Vote for me

Vote for me

I am standing for election as Secretary of Lewisham Deptford Labour Party; I’d like to thank the five branches and two union branches that nominated me.

1 have been fighting for a fairer society, in the Labour Party since 1974, for 42 years, sometime with some influence and sometimes with very little.

Automated Justice

Doing some research on the GDPR and Article 22 says,

The data subject shall have the right not to be subject to a decision based solely on automated processing, including profiling, which produces legal effects concerning him or her or similarly significantly affects him or her.

Have I won?

Referenda

Anthony Barnett in 2010, and again last week,

The device of a referendum is itself, as Stuart Weir has written, an awesome machine that should be handled with respect. Referendums need rules and a context and they need to be preceded by a well-founded debate. That leads to democracy. Otherwise they become populist tools in the hands of manipulative neo-dictators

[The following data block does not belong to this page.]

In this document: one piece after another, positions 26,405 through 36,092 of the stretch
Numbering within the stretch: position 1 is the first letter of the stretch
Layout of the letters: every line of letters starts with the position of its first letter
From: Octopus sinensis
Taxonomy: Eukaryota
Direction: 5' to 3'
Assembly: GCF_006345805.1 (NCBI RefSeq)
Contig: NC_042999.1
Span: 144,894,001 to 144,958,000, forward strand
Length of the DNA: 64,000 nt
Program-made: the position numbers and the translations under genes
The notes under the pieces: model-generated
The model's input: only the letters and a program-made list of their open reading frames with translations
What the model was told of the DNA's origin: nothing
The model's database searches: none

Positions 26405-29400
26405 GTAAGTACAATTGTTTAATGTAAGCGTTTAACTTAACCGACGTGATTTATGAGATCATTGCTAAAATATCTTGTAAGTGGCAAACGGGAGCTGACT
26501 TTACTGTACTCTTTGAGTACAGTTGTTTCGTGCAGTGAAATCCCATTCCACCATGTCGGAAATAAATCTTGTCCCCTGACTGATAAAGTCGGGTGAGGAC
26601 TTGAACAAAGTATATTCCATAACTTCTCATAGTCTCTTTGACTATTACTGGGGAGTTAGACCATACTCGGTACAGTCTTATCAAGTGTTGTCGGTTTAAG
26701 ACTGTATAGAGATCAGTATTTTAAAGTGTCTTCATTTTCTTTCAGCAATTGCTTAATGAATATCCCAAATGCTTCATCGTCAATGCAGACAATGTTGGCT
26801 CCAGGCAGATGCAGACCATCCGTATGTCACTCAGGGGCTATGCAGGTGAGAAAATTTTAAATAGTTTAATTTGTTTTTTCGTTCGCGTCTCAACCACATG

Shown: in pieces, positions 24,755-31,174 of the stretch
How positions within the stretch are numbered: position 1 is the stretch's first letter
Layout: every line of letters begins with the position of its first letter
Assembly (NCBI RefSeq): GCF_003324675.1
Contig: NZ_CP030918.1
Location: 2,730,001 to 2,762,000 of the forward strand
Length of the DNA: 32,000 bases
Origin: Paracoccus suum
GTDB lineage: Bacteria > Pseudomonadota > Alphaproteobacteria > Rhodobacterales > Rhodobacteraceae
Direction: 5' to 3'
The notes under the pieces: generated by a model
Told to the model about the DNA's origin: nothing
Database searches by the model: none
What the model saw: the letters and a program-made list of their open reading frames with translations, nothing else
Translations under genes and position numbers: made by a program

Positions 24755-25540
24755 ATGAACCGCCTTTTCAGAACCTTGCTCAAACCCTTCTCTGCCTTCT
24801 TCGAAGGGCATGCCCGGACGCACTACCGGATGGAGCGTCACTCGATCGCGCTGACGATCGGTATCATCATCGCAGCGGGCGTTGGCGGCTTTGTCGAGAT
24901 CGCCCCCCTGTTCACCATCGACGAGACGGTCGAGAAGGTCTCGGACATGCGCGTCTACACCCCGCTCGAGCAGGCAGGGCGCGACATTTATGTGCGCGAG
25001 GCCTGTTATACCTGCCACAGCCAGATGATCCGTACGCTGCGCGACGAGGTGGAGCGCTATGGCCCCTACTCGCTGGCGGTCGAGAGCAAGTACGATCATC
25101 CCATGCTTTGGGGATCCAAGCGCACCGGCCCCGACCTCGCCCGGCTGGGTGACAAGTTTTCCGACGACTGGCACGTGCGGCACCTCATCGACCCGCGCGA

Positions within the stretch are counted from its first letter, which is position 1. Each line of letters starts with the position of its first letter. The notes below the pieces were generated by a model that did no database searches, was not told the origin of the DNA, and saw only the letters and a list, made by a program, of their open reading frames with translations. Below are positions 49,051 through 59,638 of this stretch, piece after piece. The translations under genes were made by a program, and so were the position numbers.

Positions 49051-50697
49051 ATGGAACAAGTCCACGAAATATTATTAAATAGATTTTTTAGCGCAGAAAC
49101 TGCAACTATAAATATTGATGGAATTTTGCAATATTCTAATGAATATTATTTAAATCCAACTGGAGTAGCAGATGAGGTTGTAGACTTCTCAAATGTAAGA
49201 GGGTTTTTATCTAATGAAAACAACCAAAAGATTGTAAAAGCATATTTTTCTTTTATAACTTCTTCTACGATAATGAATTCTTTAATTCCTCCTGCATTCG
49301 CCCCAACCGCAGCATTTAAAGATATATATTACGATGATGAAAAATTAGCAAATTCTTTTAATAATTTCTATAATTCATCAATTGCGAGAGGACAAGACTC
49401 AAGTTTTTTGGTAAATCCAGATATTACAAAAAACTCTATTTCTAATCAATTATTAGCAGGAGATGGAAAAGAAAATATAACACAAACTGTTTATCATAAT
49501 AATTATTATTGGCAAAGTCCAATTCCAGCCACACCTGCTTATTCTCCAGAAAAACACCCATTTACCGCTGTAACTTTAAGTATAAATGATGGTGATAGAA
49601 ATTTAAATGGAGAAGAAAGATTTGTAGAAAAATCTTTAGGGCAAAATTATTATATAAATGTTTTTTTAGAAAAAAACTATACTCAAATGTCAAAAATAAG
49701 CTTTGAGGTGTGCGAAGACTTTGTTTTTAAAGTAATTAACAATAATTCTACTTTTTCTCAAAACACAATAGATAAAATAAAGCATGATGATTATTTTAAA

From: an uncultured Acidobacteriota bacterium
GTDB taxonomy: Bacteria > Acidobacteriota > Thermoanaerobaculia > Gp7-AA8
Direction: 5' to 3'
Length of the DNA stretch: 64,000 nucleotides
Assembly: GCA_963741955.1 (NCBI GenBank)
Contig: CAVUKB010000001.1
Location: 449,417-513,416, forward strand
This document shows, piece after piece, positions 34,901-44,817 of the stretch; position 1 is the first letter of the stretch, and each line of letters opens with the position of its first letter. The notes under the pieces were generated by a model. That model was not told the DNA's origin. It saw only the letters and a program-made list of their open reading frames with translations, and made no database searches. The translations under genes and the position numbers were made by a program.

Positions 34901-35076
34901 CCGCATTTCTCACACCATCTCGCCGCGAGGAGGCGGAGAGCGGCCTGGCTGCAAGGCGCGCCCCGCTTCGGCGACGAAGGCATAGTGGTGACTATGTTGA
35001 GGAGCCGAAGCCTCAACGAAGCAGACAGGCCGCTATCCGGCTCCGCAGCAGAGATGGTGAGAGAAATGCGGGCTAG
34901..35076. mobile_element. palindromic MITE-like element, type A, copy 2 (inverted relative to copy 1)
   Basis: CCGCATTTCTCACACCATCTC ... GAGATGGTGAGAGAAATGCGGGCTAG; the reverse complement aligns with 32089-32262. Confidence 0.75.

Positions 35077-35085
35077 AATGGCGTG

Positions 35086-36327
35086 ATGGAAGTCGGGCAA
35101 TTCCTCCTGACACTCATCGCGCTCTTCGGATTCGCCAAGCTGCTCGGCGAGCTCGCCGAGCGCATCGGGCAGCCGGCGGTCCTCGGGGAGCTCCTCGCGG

The two links are to Open Democracy articles.

Dangerous Times

Dangerous Times

Anthony Barnet writes at Open Democracy, an article called, “The Media Monarchy”, in which he looks at the Law, the Media, contempt and the bullying of the Supreme Court. He finishes by pointing out that our Constitution is the result of centuries of fighting against originally despotic monarchs amd that the new unaccountable, unchallengeable power potentially oppressing citizens is the media and while he doesn’t make much of it, the UK, has the weakest foreign ownership controls on the media.

Article 50 & Parliament

Article 50 & Parliament

The BBC reports that the High Court states that the Government needs Parliament’s permission to trigger the EU’s Article 50 Brexit process. The article is silent on whether Parliament has to express its will as a Law or joint house resolution; I’ll leave the last word to others more qualified, but I don’t think there is any other way to undo previous Parliamentary dispositions other than to pass a new law, which involves four readings and a committee stage in the Commons and the same in the Lords and potentially whatever we call the Conference process to resolve disagreements between the Houses.